Joe Gibbons is a singular figure in the history of American experimental cinema. He is widely regarded for the incomparable, dryly humorous works that he began making in the mid-1970s. At the time, Gibbons was considered a pioneer of Super 8 filmmaking, however he left this intimate home movie format behind in the late 1980s to work in 16mm and video. His dynamic output has been featured in four Whitney Biennial exhibitions (1995, 2000, 2002, 2006) and he is the recipient of fellowships and awards from the New York Foundation for the Arts, the NY State Council on the Arts, the Creative Capital Foundation, The LEF Foundation, the National Endowment for the Arts, the Massachusetts Council on the Arts and Humanities, and the John Simon Guggenheim Foundation. Over the years Gibbons has taught at the Massachusetts College of Art and Design, the Museum of Fine Arts, Boston, Pratt Institute and most recently at the Massachusetts Institute of Technology.
The majority of Gibbons’ films and videos center on a protagonist named Joe Gibbons. This guy looks, speaks and even behaves like the filmmaker, however you might say that he is an intensified, more performative and fictionalized version of the artist. Existential, megalomaniacal, paranoid and ultimately doubtful of the direction that life is taking him, Joe tends to live on the margins of society. He hates working and instead makes ends meet through less legitimate means. Whether avoiding parole officers, dreading the day ahead or contemplating another scheme, Joe’s self-reflective monologues break the fourth wall by being addressed directly to the camera. Critic J. Hoberman noted that Gibbons “invented a new mode of psychodrama which might be termed the ‘confessional’". Possessing a razor sharp sense of comic timing and an uncanny improvisational imagination, Gibbons miraculously turns his distressing self-indulgence into something compelling and deeply amusing. His slippery sense of narrative and faux-diaristic leaves one wondering if Joe is simply documenting his life on camera or instead living his life for the camera. Discussing his approach to filmmaking, Gibbons comments that:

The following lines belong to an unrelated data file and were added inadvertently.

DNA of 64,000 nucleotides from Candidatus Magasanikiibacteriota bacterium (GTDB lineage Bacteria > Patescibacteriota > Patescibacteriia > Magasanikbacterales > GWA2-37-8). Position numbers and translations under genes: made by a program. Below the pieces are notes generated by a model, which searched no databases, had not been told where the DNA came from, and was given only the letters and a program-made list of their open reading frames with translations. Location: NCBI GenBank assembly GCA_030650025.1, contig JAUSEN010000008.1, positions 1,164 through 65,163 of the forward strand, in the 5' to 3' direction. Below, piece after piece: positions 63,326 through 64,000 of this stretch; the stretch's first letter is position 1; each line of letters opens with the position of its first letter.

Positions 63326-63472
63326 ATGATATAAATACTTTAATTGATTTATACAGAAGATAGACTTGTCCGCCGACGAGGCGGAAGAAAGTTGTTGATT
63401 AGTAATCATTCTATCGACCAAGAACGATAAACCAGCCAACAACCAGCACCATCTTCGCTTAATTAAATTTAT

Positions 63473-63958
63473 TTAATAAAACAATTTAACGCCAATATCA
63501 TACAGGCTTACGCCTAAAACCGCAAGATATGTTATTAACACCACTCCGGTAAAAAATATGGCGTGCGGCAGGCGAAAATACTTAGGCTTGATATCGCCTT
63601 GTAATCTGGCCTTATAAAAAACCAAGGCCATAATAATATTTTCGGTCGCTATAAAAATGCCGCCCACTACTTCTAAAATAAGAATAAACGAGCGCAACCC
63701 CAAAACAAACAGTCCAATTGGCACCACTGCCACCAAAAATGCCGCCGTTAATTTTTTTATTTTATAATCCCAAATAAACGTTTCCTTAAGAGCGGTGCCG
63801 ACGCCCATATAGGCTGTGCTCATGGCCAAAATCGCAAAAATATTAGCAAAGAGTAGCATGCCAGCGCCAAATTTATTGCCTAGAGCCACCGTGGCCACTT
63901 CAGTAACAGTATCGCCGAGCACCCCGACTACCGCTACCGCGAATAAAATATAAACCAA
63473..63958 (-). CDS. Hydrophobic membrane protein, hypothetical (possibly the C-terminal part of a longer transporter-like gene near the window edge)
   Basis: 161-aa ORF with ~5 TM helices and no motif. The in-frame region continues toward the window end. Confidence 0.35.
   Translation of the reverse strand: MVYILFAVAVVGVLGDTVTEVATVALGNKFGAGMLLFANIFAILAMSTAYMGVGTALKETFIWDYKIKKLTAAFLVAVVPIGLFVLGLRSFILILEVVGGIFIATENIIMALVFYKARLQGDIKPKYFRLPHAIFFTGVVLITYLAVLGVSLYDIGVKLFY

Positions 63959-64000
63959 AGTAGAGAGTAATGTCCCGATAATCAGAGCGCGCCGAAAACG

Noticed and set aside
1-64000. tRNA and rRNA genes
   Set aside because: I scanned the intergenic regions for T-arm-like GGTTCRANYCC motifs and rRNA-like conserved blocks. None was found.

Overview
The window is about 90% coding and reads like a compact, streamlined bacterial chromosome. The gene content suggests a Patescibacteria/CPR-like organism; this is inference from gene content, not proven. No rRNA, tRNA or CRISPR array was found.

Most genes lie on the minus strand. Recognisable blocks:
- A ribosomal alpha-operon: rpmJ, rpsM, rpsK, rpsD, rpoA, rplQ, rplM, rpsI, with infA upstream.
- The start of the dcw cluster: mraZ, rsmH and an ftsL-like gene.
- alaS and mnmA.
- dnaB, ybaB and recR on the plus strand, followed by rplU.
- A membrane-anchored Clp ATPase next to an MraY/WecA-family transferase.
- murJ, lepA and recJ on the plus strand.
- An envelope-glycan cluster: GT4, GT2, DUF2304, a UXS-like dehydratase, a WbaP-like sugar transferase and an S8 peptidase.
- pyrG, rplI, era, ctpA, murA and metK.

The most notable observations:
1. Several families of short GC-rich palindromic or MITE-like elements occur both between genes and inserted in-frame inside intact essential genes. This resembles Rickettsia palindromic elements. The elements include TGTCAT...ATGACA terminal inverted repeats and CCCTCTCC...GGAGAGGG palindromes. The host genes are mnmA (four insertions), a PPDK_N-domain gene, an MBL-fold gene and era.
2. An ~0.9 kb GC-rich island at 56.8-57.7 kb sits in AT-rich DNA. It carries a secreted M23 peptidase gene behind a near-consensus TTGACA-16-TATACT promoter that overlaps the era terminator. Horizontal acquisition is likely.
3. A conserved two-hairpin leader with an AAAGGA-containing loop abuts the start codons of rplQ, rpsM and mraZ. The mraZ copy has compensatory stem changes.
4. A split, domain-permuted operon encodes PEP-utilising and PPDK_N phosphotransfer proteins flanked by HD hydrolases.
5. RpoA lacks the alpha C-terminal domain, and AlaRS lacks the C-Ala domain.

I guess in most drama there’s some kind of flaw that drives the drama and I think by exaggerating things—I mean, I play pretty messed up characters, but there are aspects that everybody to a greater or lesser degree exhibits, especially the psychopathic ones; people can identify with that. So many movies are made involving these characters. I started out making more abstract films or structural films and it wasn’t until I discovered using myself as material that I thought I had something. But I had to keep making more—I needed content. By finding flaws and working on those—that was a goldmine.
-Andrew Lampert, Anthology Film Archives